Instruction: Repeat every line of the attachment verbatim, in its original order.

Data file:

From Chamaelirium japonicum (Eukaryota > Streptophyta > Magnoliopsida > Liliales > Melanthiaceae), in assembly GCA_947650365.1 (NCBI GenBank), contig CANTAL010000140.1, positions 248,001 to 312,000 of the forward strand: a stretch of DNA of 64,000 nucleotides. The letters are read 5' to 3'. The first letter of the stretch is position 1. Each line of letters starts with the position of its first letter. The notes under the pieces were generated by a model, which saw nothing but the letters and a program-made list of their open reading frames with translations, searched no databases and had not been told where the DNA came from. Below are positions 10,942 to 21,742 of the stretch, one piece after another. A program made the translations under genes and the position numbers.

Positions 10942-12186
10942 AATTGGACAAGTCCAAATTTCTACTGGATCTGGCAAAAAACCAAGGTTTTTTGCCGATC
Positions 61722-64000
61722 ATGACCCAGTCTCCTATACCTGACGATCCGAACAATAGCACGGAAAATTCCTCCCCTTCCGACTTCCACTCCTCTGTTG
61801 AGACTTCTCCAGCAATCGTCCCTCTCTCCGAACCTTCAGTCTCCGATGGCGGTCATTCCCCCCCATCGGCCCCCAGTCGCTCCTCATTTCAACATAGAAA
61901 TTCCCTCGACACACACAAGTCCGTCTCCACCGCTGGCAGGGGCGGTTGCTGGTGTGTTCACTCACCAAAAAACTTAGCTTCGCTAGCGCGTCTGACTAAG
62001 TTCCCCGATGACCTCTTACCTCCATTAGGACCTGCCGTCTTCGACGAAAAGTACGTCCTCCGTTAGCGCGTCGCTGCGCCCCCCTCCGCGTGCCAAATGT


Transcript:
From Chamaelirium japonicum (Eukaryota > Streptophyta > Magnoliopsida > Liliales > Melanthiaceae), in assembly GCA_947650365.1 (NCBI GenBank), contig CANTAL010000140.1, positions 248,001 to 312,000 of the forward strand: a stretch of DNA of 64,000 nucleotides. The letters are read 5' to 3'. The first letter of the stretch is position 1. Each line of letters starts with the position of its first letter. The notes under the pieces were generated by a model, which saw nothing but the letters and a program-made list of their open reading frames with translations, searched no databases and had not been told where the DNA came from. Below are positions 10,942 to 21,742 of the stretch, one piece after another. A program made the translations under genes and the position numbers.

Positions 10942-12186
10942 AATTGGACAAGTCCAAATTTCTACTGGATCTGGCAAAAAACCAAGGTTTTTTGCCGATC
Positions 61722-64000
61722 ATGACCCAGTCTCCTATACCTGACGATCCGAACAATAGCACGGAAAATTCCTCCCCTTCCGACTTCCACTCCTCTGTTG
61801 AGACTTCTCCAGCAATCGTCCCTCTCTCCGAACCTTCAGTCTCCGATGGCGGTCATTCCCCCCCATCGGCCCCCAGTCGCTCCTCATTTCAACATAGAAA
61901 TTCCCTCGACACACACAAGTCCGTCTCCACCGCTGGCAGGGGCGGTTGCTGGTGTGTTCACTCACCAAAAAACTTAGCTTCGCTAGCGCGTCTGACTAAG
62001 TTCCCCGATGACCTCTTACCTCCATTAGGACCTGCCGTCTTCGACGAAAAGTACGTCCTCCGTTAGCGCGTCGCTGCGCCCCCCTCCGCGTGCCAAATGT